Primitive Wrapper Classes Tutorial

There are eight primitive data types in the Java language: byte, short, int, long, float, double, char, and boolean. Different rules apply to primitive types versus Object types and vice-versa. There are many occasions when we need to convert back a forth between object and primitive values and Java provides us the ability to do this via wrapper classes. What is a primitive wrapper class? The sole purpose of a wrapper class is to provide the ability to return a primitive data type from an object, or to provide an object from a primitive data type. The wrapper classes do this by using a combination of constructors and methods.
There is a wrapper class designed specifically for each and every one of the primitive data types: Byte, Short, Integer, Long, Float, Double, Character, and Boolean. Notice that the class name is identical – except the uppercase first letter – to the primitive data type on six of the eight classes, only Integer and Character differ in that respect. Each one of the eight wrapper classes has overloaded constructors and quite a few methods. I will be going into great detail on each individual wrapper class in future tutorials, but before I do so, I need to introduce you to the concept of boxing.
Boxing is the technical term for encapsulating a value within an object. Unboxing is the technical term for retrieving a value from an object. I'll demonstrate an example of a immutable class (all the primitive wrappers are immutable) that will box a primitive int into an object, then unbox it by invoking a method.
For example,
public final class IntWrapper {
        private final int intVal;
        IntWrapper(int intVal) {
                this.intVal = intVal;
        }
        public int getInt() {
               return intVal;
       }
}
Now we can make an object out of our new IntWrapper class and 'box' the primitive int value 41 ...
       int i = 41;
       IntWrapper iw = new IntWrapper( i );
// box the primitive int type value into the object
       i = iw.getInt();
// unbox the value from the wrapper object

My example IntWrapper class is immutable, immutable means that once its state has been initialized its state cannot be changed. The only state in my example class is the variable intVal and by declaring it final means that its value cannot be changed once it is initialized. Because I don't assign it a value when I declare it, the value must be assigned in a constructor – that ensures the variable can be initialized once and only once. I add the final modifier to the class and that prevents the class from being inherited or extended, in other words, my example class cannot be a superclass. If this paragraph does not make sense, then you may want to review my Final Primitive Data Type Variables Tutorial and my Final Classes Tutorial.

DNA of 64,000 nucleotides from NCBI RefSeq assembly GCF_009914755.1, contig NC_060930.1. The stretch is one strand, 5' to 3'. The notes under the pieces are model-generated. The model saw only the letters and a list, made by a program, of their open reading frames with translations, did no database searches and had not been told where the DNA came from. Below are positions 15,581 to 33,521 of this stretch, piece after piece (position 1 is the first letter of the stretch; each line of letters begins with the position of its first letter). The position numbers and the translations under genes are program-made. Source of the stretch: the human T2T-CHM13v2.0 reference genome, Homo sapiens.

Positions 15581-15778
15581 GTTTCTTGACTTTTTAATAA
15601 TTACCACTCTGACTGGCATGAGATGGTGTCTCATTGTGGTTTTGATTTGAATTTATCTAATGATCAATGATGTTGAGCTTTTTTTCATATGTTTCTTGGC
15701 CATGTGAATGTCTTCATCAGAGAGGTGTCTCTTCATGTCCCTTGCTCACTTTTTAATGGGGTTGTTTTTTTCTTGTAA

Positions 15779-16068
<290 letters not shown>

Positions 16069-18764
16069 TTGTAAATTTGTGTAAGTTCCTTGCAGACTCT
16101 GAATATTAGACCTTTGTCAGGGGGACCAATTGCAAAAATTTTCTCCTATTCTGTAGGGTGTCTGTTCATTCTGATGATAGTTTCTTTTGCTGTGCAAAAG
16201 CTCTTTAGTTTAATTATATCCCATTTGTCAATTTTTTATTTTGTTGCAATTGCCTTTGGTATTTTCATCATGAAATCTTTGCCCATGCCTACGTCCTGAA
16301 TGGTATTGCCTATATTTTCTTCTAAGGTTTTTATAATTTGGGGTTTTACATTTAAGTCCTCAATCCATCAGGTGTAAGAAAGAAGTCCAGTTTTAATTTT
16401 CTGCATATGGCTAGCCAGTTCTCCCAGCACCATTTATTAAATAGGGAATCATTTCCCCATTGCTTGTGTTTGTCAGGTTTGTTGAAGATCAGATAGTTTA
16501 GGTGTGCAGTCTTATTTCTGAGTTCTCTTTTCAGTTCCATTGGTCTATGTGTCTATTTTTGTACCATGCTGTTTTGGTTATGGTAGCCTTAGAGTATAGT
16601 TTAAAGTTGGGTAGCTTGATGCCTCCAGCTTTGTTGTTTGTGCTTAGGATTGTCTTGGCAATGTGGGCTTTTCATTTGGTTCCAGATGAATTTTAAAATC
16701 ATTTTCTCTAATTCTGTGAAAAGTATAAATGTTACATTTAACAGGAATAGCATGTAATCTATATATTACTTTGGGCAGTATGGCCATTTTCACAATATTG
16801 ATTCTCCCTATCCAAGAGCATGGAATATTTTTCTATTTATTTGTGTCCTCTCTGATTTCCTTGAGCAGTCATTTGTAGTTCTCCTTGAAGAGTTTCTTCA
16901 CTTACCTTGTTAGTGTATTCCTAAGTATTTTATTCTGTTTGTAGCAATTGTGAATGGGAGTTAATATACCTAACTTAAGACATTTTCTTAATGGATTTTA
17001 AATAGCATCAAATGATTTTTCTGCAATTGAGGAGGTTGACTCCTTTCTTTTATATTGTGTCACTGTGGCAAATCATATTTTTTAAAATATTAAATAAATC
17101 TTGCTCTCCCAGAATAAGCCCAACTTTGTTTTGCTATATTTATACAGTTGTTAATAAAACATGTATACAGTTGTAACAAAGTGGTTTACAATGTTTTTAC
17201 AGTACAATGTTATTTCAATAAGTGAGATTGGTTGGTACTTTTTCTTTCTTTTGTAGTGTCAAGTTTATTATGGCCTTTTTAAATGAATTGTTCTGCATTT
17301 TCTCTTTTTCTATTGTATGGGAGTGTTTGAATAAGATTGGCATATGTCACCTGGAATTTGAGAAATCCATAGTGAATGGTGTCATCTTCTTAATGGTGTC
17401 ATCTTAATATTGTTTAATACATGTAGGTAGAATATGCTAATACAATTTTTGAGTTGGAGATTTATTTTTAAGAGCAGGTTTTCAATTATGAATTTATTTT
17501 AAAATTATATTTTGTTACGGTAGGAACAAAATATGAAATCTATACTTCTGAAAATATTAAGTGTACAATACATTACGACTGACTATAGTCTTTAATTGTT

Open the command prompt (CMD - see the Getting Started ) and type in the following commands.

C:\Windows\System32>cd \
C:\>md Java
C:\>cd Java
C:\Java>
C:\Java>md PrimitiveWrappers
C:\Java>cd PrimitiveWrappers
C:\Java\PrimitiveWrappers>Notepad PrimitiveWrappers.java

Copy and Paste, or type the following code into Notepad and be sure to save the file when you are done.


class PrimitiveWrappers {
    public static void main(String args[]) {
        int i = 41;
        IntWrapper iw = new IntWrapper( i ); // box the primitive int type value into the object
        i = iw.getInt(); // unbox the int value from the wrapper object

        Integer ref = new Integer(i); // box the primitive int type value into the object
        i = ref.intValue(); // unbox the int value from the wrapper object
        System.out.println(i);
        String s = "i value: ".concat(ref.toString()); // unbox the value as a String object from the wrapper object
        System.out.println(s);
    }
}

final class IntWrapper {
    private final int intVal;

    IntWrapper(int intVal) {
        this.intVal = intVal;
    }

    public int getInt() {
        return intVal;
    }
}

Now switch back to the command prompt (CMD) and type in javac PrimitiveWrappers.java and press Enter.
Now type in java PrimitiveWrappers and press Enter.


C:\Java\PrimitiveWrappers>javac PrimitiveWrappers.java
C:\Java\PrimitiveWrappers>java PrimitiveWrappers
41
i value: 41


Final thoughts

The next two tutorials are going to tie in closely to this tutorial. The Integer Class tutorial and the Autoboxing and Autounboxing Tutorial will introduce you many of the seemingly magical things that Java does for us without us even knowing.


Tutorials